John 1:29-42 (New Revised Standard Version):

John saw Jesus coming toward him and declared,

Here is the Lamb of God who takes away the sin of the world! This is he of whom I said, “After me comes a man who ranks ahead of me because he was before me.” I myself did not know him; but I came baptizing with water for this reason, that he might be revealed to Israel.

And John testified,

I saw the Spirit descending from heaven like a dove, and it remained on him. I myself did not know him, but the one who sent me to baptize with water said to me, “He on whom you see the Spirit descend and remain is the one who baptizes with the Holy Spirit.” And I myself have seen and have testified that this is the Son of God.

The next day John again was standing with two of his disciples, and as he watched Jesus walk by, he exclaimed,

Look, here is the Lamb of God!

The two disciples heard him say this, and they followed Jesus. When Jesus turned and saw them following, he said to them,

What are you looking for?

They said to him,

Rabbi

(which translated means Teacher),

where are you staying?

He said to them,

Come and see.

They came and saw where he was staying, and they remained with him that day. It was about four o’clock in the afternoon. One of the two who heard John speak and followed him was Andrew, Simon Peter’s brother. He first found his brother Simon and said to him,

We have found the Messiah

(which is translated Anointed). He brought Simon to Jesus, who looked at him and said,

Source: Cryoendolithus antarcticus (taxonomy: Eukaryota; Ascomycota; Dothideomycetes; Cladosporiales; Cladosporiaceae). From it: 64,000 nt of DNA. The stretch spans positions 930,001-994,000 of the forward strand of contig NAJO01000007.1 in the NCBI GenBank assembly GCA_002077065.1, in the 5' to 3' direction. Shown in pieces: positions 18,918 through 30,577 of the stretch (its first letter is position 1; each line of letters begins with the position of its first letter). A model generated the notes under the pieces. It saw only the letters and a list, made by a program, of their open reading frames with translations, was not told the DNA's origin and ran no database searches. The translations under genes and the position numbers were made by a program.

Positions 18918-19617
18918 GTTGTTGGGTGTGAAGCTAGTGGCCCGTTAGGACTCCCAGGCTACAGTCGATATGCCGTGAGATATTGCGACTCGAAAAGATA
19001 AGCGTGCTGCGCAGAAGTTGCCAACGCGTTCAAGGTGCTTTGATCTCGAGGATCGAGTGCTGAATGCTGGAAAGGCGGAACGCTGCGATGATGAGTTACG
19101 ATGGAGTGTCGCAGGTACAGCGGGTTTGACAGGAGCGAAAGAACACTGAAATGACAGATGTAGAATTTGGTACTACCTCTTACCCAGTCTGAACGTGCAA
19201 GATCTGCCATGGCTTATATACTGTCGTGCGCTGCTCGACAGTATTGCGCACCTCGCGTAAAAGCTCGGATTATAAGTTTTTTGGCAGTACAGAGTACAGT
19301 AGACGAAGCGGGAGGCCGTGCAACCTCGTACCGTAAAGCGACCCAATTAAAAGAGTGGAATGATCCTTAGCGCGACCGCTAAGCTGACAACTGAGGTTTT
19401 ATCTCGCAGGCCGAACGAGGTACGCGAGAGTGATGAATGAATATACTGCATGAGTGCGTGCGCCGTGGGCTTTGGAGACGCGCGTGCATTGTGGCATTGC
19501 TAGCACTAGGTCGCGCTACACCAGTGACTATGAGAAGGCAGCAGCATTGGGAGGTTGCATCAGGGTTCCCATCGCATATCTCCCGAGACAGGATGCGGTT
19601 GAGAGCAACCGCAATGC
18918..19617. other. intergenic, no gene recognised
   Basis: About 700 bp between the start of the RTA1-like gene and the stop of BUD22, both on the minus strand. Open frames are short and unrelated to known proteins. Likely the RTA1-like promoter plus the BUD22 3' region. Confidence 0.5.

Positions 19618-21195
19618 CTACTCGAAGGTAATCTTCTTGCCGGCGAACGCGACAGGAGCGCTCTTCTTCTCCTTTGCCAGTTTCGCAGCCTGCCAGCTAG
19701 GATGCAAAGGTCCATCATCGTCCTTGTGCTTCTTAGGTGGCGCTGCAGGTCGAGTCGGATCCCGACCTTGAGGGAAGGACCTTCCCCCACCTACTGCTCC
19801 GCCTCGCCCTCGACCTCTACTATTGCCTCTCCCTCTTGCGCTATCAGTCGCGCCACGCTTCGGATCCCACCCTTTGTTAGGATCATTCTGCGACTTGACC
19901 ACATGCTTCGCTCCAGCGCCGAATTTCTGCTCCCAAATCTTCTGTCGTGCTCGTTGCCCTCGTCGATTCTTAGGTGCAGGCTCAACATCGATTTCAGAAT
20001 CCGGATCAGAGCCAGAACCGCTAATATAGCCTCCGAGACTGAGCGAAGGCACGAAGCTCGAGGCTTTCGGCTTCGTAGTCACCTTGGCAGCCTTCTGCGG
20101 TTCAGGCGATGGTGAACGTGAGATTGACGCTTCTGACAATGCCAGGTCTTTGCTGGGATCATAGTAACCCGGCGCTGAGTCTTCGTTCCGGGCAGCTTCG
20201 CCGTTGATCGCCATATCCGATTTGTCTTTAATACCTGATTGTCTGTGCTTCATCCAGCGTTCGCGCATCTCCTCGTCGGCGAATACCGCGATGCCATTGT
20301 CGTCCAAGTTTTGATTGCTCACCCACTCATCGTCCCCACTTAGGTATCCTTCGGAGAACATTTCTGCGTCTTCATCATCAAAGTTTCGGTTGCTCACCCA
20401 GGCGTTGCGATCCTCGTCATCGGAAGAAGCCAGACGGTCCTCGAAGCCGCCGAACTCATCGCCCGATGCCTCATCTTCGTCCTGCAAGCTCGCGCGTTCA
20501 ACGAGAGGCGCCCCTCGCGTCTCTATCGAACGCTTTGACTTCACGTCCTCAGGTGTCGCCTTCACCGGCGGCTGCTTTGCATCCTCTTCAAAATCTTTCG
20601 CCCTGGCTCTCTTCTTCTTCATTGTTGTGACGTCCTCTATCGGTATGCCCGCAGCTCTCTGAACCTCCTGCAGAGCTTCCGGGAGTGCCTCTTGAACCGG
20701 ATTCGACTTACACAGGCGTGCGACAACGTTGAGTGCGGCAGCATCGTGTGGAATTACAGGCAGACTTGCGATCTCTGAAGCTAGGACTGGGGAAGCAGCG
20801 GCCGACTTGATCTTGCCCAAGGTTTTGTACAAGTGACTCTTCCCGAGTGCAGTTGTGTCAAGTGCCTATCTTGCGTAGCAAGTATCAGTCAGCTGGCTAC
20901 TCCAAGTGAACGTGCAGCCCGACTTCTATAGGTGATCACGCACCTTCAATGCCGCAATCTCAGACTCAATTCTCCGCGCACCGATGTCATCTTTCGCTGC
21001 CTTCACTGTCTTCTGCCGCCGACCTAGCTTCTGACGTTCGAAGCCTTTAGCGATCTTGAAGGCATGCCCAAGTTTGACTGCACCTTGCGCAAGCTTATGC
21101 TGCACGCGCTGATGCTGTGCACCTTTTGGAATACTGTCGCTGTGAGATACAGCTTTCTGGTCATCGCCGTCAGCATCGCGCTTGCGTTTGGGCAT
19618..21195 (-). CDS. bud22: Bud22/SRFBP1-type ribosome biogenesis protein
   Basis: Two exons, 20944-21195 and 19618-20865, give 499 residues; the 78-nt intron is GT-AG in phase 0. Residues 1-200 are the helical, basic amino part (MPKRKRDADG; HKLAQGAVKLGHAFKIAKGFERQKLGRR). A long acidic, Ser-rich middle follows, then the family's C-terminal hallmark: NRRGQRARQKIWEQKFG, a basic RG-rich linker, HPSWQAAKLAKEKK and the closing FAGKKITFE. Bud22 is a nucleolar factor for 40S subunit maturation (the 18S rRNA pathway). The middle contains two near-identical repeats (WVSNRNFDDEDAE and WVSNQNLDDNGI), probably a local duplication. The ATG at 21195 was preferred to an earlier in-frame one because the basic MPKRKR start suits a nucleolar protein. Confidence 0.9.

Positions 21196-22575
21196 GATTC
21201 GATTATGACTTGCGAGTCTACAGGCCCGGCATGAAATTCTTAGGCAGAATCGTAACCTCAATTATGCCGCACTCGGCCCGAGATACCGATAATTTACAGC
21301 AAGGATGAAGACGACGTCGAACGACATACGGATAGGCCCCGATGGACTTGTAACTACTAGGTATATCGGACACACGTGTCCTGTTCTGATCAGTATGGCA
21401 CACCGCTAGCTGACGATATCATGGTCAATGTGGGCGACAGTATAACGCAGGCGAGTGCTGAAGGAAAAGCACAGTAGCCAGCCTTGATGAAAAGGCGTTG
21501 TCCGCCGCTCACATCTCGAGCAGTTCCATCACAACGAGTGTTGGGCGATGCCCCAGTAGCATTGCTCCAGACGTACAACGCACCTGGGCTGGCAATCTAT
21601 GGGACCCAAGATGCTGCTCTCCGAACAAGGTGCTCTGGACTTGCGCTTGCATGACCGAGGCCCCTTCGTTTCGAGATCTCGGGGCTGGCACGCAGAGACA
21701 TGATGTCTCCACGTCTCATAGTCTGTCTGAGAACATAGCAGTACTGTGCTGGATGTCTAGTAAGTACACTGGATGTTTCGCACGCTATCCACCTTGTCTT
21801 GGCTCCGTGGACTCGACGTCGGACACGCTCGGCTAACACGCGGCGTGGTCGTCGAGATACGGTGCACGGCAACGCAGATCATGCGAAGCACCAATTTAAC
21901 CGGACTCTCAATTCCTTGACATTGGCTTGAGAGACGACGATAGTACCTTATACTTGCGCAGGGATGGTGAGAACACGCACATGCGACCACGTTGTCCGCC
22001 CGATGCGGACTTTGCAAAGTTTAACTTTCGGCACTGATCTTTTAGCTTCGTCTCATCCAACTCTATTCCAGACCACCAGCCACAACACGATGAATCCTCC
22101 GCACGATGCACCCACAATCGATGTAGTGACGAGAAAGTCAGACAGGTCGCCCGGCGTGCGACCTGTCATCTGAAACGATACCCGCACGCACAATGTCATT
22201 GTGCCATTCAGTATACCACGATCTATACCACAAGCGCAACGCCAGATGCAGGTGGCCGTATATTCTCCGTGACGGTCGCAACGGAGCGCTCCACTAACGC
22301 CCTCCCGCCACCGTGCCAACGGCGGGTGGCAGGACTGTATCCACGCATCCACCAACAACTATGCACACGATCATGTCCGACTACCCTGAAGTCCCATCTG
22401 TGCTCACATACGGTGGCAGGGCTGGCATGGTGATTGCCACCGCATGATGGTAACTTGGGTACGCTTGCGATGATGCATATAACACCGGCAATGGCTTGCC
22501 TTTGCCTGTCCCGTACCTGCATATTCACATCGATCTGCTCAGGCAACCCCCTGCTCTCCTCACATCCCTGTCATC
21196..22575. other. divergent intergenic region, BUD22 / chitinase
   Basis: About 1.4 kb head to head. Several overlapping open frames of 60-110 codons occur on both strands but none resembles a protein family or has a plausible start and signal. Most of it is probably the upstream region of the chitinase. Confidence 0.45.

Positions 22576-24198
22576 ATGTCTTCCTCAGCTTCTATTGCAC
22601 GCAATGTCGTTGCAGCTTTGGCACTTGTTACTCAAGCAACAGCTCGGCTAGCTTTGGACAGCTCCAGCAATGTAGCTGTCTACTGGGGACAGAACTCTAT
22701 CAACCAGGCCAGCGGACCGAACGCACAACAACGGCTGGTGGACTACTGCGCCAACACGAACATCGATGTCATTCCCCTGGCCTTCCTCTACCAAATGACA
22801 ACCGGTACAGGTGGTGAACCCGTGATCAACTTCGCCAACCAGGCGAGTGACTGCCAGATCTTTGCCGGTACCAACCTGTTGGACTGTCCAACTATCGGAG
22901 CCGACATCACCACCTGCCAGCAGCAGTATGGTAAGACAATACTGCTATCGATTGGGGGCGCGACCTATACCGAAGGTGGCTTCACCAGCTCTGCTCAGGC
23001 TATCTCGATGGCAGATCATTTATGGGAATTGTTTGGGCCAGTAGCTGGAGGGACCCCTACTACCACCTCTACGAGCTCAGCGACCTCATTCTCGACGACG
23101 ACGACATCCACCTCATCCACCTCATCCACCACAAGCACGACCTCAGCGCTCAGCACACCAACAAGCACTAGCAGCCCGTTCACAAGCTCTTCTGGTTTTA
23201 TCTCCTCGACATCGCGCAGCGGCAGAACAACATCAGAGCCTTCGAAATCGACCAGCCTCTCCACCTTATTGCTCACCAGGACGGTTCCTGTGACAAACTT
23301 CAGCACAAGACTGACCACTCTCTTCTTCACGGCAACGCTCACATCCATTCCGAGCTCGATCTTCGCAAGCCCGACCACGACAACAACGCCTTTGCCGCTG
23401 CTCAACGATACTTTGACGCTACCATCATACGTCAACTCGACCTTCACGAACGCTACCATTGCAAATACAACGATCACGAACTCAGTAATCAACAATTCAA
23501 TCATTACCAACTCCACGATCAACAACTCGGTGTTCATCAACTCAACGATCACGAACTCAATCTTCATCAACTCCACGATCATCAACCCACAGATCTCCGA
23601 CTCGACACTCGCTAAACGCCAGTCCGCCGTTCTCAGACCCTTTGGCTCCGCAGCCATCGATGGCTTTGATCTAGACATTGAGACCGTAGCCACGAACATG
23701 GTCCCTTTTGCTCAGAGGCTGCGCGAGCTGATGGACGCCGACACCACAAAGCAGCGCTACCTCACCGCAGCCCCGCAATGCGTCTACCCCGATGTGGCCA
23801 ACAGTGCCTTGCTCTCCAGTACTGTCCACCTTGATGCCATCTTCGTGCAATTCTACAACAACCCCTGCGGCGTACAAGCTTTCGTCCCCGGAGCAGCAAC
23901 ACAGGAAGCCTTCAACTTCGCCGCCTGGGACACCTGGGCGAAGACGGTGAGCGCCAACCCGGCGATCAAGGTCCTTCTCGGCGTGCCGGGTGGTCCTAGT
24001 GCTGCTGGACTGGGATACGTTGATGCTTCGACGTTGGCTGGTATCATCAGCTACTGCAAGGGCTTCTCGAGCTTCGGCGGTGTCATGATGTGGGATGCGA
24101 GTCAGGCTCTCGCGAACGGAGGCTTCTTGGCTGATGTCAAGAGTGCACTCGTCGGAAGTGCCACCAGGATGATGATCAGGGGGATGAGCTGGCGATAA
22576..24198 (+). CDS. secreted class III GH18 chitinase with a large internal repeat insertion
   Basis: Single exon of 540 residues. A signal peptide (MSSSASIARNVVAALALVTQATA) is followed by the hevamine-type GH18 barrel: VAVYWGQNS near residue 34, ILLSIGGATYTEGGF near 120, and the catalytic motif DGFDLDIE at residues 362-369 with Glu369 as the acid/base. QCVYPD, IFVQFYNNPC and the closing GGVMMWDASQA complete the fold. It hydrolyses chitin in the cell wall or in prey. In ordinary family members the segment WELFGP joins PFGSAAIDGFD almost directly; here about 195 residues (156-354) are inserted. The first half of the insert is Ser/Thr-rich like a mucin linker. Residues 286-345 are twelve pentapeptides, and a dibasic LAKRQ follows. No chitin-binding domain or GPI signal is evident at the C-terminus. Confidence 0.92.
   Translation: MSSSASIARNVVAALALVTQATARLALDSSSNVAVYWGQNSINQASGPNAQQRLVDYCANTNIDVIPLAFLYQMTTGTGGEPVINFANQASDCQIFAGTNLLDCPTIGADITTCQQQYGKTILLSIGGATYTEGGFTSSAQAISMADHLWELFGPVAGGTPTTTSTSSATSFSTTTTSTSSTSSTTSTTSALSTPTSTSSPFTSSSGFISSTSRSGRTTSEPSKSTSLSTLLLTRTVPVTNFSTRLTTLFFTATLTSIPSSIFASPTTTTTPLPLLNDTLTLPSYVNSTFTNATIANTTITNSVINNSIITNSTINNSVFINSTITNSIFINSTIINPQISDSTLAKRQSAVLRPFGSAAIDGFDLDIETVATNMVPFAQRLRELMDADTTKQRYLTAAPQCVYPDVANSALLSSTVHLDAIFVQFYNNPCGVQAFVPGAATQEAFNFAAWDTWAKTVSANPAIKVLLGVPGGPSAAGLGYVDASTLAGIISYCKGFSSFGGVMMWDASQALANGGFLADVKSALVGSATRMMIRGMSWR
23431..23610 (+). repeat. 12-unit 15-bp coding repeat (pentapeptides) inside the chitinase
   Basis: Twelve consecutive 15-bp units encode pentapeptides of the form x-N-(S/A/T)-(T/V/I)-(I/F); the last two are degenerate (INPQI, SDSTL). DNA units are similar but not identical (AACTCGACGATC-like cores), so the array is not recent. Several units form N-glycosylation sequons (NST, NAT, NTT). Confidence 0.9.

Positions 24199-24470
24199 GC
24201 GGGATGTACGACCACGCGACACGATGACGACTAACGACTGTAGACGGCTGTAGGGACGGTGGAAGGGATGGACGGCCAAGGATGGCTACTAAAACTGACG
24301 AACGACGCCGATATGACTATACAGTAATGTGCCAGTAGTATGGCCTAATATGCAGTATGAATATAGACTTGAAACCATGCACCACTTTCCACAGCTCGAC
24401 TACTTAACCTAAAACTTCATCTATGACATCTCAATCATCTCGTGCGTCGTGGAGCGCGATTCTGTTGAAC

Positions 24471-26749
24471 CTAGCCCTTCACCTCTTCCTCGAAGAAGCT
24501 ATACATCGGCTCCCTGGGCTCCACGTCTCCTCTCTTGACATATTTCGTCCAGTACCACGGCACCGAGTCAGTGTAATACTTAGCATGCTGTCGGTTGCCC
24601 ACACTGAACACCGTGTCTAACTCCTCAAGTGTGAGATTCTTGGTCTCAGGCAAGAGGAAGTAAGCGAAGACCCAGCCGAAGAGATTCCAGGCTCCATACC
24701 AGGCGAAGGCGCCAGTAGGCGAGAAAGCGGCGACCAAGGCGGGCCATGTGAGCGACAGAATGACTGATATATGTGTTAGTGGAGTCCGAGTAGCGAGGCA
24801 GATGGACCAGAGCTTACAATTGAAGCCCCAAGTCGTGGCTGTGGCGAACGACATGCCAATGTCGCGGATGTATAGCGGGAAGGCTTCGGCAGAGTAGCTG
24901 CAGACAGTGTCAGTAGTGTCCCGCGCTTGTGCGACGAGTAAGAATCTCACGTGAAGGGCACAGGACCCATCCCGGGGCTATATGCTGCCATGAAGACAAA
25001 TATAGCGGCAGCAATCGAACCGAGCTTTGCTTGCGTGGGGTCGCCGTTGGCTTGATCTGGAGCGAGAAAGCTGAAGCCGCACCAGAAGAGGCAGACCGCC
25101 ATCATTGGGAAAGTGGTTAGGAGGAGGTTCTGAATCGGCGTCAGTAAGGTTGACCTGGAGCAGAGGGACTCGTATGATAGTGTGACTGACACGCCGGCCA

You are Simon son of John. You are to be called Cephas

(which is translated Peter).

The Collect:

Almighty God, whose Son our Savior Jesus Christ is the light of the world: Grant that your people, illumined by your Word and Sacraments, may shine with the radiance of Christ’s glory, that he may be known, worshipped, and obeyed to the ends of the earth; through Jesus Christ our Lord, who with you and the Holy Spirit lives and reigns, one God, now and for ever. Amen.

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The reading from Deutero-Isaiah is the Second Servant Song.  Here the servant is the Jewish nation, still in exile, yet about to go home, albeit as part of the Persian Empire.  The soon-to-return Jews’ mission was to be a spiritual light to the nations.  Religious history records that Jewish monotheism (practiced, not merely preached) did not flower fully until after the return from Babylonian Exile, and that this flowering did not occur immediately.  But it did happen.  Monotheism is a great advance in religious thought.  (I make this statement while taking the risk of seeming like a theological chauvinist to some, but so be it.)

Just as God delivered a seemingly insignificant population and bestowed upon them the great responsibility of being a light to the nations, Jesus recognized much potential in an impetuous fisherman we know as St. Peter, or literally “rock.”  The Bible is honest about the heroes within its pages, portraying these individuals as flawed human beings.  So it is with St. Peter, who misunderstood and misspoke often, and even denied Jesus three times shortly before our Lord’s crucifixion.  Yet St. Peter became the leader the Apostles.  Through efforts such as those of this transformed fisherman the Christian message, which began with a few people, has become the largest faith system on the planet.